Notes to Know: The CARES Act

"If I'd have had more time, I'd have written a shorter letter"

~Blaise Pascal

Welcome to the first edition of Cascade Financial Management’s new series, “Notes to Know”. With the myriad of data flooding the media surrounding the current economy and COVID-19, we wanted to help curate some of the most salient information and make it available to you in quick, periodic, actionable 1-minute reads. Taking Pascal’s advice on the matter of putting more time into the message than the message itself, we have structured these notes around bullet points designed to stimulate questions and further thought and conversation, not editorial opinion. We hope you find it a minute well spent.


There are several areas that impact access to funds from retirement accounts. Here are the few we are seeing the most confusion about: REQUIRED MINIMUM DISTRIBUTIONS (RMDs): If you are at the age where you are required to take money out of your IRA (age 72 or possibly earlier if you’d already started RMDs) please note the below changes:

  • You are no longer required to take your RMD for the tax year 2020.

~ The advantage is that you will reduce your potentially-taxable income by the amount you do not take out.

~ Additionally, the money has the potential to benefit from another year of tax- deferred growth (dependent on future tax law).

  • In some limited cases, you may be able to “Rollover” distributions already taken in 2020 to reduce your tax burden.

  • You can, however, choose to take what you desire without penalty, (assuming you are 59 ½ or older) paying only the normal tax due.


  • This DOES NOT apply to IRA accounts.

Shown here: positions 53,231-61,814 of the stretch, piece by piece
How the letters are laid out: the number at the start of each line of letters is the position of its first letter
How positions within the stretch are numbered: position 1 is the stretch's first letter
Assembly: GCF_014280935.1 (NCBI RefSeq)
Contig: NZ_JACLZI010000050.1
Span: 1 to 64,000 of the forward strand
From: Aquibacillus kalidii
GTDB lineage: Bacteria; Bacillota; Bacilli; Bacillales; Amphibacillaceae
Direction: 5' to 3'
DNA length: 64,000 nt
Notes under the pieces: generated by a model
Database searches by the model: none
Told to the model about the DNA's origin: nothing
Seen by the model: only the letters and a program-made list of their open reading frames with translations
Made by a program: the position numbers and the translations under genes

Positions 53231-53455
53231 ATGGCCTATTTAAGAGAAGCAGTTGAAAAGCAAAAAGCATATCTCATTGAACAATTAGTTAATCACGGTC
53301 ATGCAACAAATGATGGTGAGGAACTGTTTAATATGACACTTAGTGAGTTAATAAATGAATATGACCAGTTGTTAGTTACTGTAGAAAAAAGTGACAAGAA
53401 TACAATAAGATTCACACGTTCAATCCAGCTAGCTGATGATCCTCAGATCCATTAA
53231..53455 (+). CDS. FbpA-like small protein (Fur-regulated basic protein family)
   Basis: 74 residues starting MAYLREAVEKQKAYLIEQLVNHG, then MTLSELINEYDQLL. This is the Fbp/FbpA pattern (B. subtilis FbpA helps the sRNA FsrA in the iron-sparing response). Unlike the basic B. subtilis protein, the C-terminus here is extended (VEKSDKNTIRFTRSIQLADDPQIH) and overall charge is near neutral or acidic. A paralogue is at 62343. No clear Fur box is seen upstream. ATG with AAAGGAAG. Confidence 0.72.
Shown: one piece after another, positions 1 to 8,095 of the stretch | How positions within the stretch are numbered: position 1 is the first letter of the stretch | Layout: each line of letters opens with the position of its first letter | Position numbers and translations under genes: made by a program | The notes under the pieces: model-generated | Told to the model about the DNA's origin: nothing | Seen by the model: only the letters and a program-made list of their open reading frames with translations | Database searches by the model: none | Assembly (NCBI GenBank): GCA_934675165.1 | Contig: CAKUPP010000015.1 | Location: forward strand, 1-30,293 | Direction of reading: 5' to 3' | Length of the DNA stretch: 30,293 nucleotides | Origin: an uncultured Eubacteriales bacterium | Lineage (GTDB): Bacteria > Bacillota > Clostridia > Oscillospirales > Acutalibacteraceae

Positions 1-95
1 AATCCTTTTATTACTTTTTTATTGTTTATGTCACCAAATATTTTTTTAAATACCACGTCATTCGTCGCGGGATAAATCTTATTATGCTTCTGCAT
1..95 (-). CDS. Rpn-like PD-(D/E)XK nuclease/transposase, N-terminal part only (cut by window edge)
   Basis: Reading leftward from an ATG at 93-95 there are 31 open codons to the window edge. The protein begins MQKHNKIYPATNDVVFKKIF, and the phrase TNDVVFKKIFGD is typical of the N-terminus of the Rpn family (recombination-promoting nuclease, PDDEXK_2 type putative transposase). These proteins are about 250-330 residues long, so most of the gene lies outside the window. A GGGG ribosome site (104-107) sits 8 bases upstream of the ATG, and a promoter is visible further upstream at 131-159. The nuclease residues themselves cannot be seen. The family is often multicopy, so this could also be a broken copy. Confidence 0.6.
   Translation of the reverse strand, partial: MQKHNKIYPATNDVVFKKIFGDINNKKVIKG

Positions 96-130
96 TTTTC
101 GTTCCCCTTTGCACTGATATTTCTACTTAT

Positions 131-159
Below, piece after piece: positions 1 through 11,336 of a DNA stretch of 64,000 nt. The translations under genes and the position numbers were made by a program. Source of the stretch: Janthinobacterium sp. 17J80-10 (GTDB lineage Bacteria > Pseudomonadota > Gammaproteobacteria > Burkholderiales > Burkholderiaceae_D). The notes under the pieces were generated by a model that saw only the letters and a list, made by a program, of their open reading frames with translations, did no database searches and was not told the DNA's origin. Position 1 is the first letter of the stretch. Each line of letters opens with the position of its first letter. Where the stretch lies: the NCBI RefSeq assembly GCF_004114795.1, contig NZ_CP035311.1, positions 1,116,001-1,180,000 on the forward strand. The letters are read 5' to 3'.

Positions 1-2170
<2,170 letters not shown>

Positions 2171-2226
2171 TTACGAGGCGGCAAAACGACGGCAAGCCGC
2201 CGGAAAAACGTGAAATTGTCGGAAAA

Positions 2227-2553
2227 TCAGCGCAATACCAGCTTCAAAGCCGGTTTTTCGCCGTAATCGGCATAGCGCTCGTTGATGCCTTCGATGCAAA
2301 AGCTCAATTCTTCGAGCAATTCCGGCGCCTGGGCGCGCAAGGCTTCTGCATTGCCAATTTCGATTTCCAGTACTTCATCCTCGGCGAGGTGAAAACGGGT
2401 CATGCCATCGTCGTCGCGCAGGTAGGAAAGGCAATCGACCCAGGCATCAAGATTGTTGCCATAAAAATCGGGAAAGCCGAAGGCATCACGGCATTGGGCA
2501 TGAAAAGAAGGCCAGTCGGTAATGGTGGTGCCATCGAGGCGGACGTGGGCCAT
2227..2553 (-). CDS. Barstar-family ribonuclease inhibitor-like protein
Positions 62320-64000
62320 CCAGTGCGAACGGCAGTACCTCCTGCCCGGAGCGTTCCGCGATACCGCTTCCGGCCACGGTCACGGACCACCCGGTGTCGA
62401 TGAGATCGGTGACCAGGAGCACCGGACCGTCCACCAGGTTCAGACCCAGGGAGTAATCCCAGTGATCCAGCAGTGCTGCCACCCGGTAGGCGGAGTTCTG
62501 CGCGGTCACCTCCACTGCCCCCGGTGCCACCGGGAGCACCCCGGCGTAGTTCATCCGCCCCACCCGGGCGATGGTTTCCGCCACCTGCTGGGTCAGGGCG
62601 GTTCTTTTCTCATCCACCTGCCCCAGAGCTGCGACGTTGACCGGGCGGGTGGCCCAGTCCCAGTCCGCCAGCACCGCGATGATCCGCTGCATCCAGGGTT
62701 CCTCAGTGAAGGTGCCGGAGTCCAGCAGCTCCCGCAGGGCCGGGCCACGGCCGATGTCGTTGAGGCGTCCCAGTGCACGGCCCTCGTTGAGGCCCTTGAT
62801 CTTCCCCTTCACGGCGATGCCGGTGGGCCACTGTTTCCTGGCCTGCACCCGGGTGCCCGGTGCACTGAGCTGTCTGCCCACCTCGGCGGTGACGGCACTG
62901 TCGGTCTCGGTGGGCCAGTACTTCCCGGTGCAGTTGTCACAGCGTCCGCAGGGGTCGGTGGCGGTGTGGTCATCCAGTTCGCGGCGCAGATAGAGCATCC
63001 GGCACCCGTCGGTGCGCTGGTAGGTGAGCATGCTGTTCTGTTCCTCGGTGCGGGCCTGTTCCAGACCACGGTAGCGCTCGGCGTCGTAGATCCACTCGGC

• Each plan varies, but many 401(k)s allow participants to borrow against their vested balance.

  • The limit to borrow, pertaining to “Coronvairus Related” circumstances, has increased to $100,000.

  • You will pay your plan back, plus pre-determined interest.


~ You get penalty-free access to capital.

~ You are paying interest to yourself.


~The money you loan to yourself is not exposed to the market, per your investment plan, meaning the amount you borrow will not participate in any market recovery.

~If you leave your employer, the amount of the outstanding loan might have to be paid back or will become taxable and subject to early withdrawal penalties (We have seen nothing in the legislation about this yet).


  • Hardship withdrawals have been expanded to cover “Coronavirus Related” circumstances.

  • Distribution limit has also increased to $100,000.

  • 10% Penalty for early withdrawal is waived, though income taxes will still be due for the tax year the distribution is taken.

  • Taxes can be recovered if the distribution is paid back within three years.

There are specific tax and planning issues that revolve around each of these concepts.

This Note is not meant to be comprehensive, nor is it intended as planning or tax advice for any individual.

If you have questions, contact your Cascade advisor or

Make it a great day!

*On March 27, 2020, the President signed into law the Coronavirus Aid, Relief, and Economic Security Act (the “CARES Act”), a sweeping stimulus bill intended to bolster the U.S. economy, among other things, and provide emergency assistance to qualifying businesses and individuals. There can be no assurance these interventions by the government will be successful. Cascade Financial Management, Inc. is not a tax or legal advisor. While the information provided is not intended to replace discussions with your tax advisor, it may help you to comprehend the tax implications of your investments and plan efficiently going forward. Your tax and financial situation is unique and you should not take any action or make any investment decisions without first discussing your particular situation with your CPA, tax, or legal advisor.

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